Our relationship with our car is different for each of us. Some car owners develop a connection with their car because it is such a key part of their life. It carries them back and forth to work, makes family vacations possible, and takes them about the world. For others, a car is no more than a way to get from Point A to Point B, or worse, a necessary evil. Whether you love your car or simple consider it a means to an end, deciding if it's time for a change can be a difficult task. Do you sell it to the dealership? Sell it to a private buyer? Or is it a good idea to just drive it 'till it drops? Hopefully, this article will help you in your choice. Sell Back To The Dealer? Let’s begin with the question of whether you should sell/trade in your car to the dealership. The first thing to know is that the dealership will most likely give you less cash for your car than you can get from selling it on your own. In some cases, a LOT less. The reason for this is because they will turn around and sell it and they have to make a profit. (Those shiny showrooms don't pay for themselves.) Another critical thing to think about is how much you owe on your auto. If you owe more than what the dealer will give you, the negative equity will roll onto your new loan. For example, if you owe $5,000 on your automobile but the dealership offers you $4,000, the negative equity of $1,000 will roll onto your new car loan. We guide avoiding negative equity since you’ll end up paying even more because that shortfall is subject to interest. Perhaps your only intent is to break even. If you owe $5,000 on your loan, and get $5,000 for your trade in, then you avoid negative equity. Some drivers will take a lower price from a dealer because they don't want the hassle of selling it on their own. Trading in is quick, simple, and convenient. Sell To Private Buyer? However, if you have the time and patience, selling it to a private buyer is generally the way to get the best price. You’ll want to use the power of the internet. There are multiple websites that will allow you to input the details about your car, and then the site will quote you a fair price based on data they’ve gathered on similar cars and the prices they fetched. You can post your auto on numerous sites. Just beware of common scams so you don't get conned. Some used car websites have become magnets for scammers. Make sure you avoid buyers who seem sketchy—there are plenty out there. Be smart about who you let take your car on a test drive, pay attention to their method of payment, and be cautious as to where you will meet to discuss the sale. With a fair price and the right marketing, selling your car privately is possible. If you don’t advertise sufficiently and your vehicle is priced too unreasonable, selling privately can be a real headache. Keep It? You can always make the decision to hang onto your ride. If it has a low value on the used car market, is paid off, and still functions well, it may be worth keeping. If you have kids, family members, or friends that could use your automobile, you can always hand it down until it doesn’t run any more. (Think of the good will you would generate!) Depending on the variety of car and your needs, you can always add another car that compliments your current car. Many auto owners have multiple cars for different purposes, such as an economical commuter buggy and a larger auto for family trips or a truck for towing. At I-86 Truck & Auto Repair, we understand how your vehicle is integral to your lifestyle. You can trust in us to keep it in top condition with professional automotive service and repair in Falconer.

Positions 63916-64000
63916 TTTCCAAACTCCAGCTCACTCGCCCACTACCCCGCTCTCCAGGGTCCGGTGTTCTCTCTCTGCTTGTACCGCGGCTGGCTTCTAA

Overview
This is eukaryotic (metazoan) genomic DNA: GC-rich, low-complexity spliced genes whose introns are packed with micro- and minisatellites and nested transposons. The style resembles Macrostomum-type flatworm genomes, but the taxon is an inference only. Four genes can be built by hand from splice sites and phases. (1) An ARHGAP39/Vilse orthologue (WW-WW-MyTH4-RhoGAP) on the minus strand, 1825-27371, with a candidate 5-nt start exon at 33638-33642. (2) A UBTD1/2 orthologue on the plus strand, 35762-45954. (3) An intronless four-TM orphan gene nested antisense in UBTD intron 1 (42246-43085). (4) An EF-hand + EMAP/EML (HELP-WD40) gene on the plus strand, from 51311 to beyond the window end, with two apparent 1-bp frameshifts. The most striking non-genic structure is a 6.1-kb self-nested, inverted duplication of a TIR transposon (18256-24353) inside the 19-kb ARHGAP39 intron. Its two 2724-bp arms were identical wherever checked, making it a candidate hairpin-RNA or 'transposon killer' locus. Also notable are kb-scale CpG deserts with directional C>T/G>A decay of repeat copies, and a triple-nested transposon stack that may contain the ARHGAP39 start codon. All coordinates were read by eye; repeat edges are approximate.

If you take a moment and review the most prevalent causes of traffic fatalities, you will be reminded that ACCIDENTS CAN BE PREVENTED! Today's post delivers a serious warning for all of us who venture behind the wheel of our car and join our fellow road warriors on our nation's roads and expressways. The team of automotive experts at I-86 Truck & Auto Repair isn't pointing fingers here, we know that all of us drivers can take safety more seriously. Distracted Driving According to the National Highway Traffic Safety Administration (NHTSA), distracted driving claimed 3,477 lives in 2015 alone. https://www.nhtsa.gov/risky-driving/distracted-driving People, in general, need to just learn that it can wait. When combined with other bad behaviors, it is extremely risky. Consider the following true story that highlights multiple factors that contributed to a serious accident:A sixteen year-old driver who was in a car accident in 2012 was texting, completely disregarding road laws, and was driving a stick-shift on empty in a vehicle that often stalled at intersections. It was probably distracted driving that led to her being pummeled by a car 2.5 times the size of her car but all the other issues didn't help. By the way, they were both speeding. She was lucky enough to make it through, but all of that pain and suffering could have been avoided if she had just thought, “This can wait.”